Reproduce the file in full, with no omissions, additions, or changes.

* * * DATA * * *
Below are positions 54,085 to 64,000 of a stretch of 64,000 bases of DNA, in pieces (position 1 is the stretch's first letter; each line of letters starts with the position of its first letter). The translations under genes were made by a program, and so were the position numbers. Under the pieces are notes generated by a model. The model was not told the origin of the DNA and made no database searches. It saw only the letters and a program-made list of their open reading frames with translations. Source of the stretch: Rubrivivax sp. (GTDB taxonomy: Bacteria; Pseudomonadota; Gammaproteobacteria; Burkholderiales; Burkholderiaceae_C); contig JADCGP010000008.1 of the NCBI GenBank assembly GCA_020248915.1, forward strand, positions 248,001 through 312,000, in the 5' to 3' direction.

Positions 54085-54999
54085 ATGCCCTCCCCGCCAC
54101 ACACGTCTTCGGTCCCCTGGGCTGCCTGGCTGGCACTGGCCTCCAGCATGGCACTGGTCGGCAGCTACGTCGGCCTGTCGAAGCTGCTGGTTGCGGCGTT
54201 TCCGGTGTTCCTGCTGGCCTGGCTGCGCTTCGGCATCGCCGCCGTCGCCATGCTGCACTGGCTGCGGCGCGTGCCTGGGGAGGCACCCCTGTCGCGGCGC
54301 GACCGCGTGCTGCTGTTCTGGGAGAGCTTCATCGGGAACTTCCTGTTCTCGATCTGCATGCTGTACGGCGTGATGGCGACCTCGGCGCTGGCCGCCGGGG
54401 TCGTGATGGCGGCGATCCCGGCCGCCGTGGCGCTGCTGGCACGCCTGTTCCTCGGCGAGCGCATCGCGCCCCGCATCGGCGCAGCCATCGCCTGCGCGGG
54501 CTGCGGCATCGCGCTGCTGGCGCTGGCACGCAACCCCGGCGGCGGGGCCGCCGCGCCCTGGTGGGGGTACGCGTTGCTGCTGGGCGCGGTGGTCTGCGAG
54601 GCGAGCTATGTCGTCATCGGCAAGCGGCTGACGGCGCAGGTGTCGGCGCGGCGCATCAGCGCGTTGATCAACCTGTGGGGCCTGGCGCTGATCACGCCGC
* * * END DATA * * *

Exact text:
Below are positions 54,085 to 64,000 of a stretch of 64,000 bases of DNA, in pieces (position 1 is the stretch's first letter; each line of letters starts with the position of its first letter). The translations under genes were made by a program, and so were the position numbers. Under the pieces are notes generated by a model. The model was not told the origin of the DNA and made no database searches. It saw only the letters and a program-made list of their open reading frames with translations. Source of the stretch: Rubrivivax sp. (GTDB taxonomy: Bacteria; Pseudomonadota; Gammaproteobacteria; Burkholderiales; Burkholderiaceae_C); contig JADCGP010000008.1 of the NCBI GenBank assembly GCA_020248915.1, forward strand, positions 248,001 through 312,000, in the 5' to 3' direction.

Positions 54085-54999
54085 ATGCCCTCCCCGCCAC
54101 ACACGTCTTCGGTCCCCTGGGCTGCCTGGCTGGCACTGGCCTCCAGCATGGCACTGGTCGGCAGCTACGTCGGCCTGTCGAAGCTGCTGGTTGCGGCGTT
54201 TCCGGTGTTCCTGCTGGCCTGGCTGCGCTTCGGCATCGCCGCCGTCGCCATGCTGCACTGGCTGCGGCGCGTGCCTGGGGAGGCACCCCTGTCGCGGCGC
54301 GACCGCGTGCTGCTGTTCTGGGAGAGCTTCATCGGGAACTTCCTGTTCTCGATCTGCATGCTGTACGGCGTGATGGCGACCTCGGCGCTGGCCGCCGGGG
54401 TCGTGATGGCGGCGATCCCGGCCGCCGTGGCGCTGCTGGCACGCCTGTTCCTCGGCGAGCGCATCGCGCCCCGCATCGGCGCAGCCATCGCCTGCGCGGG
54501 CTGCGGCATCGCGCTGCTGGCGCTGGCACGCAACCCCGGCGGCGGGGCCGCCGCGCCCTGGTGGGGGTACGCGTTGCTGCTGGGCGCGGTGGTCTGCGAG
54601 GCGAGCTATGTCGTCATCGGCAAGCGGCTGACGGCGCAGGTGTCGGCGCGGCGCATCAGCGCGTTGATCAACCTGTGGGGCCTGGCGCTGATCACGCCGC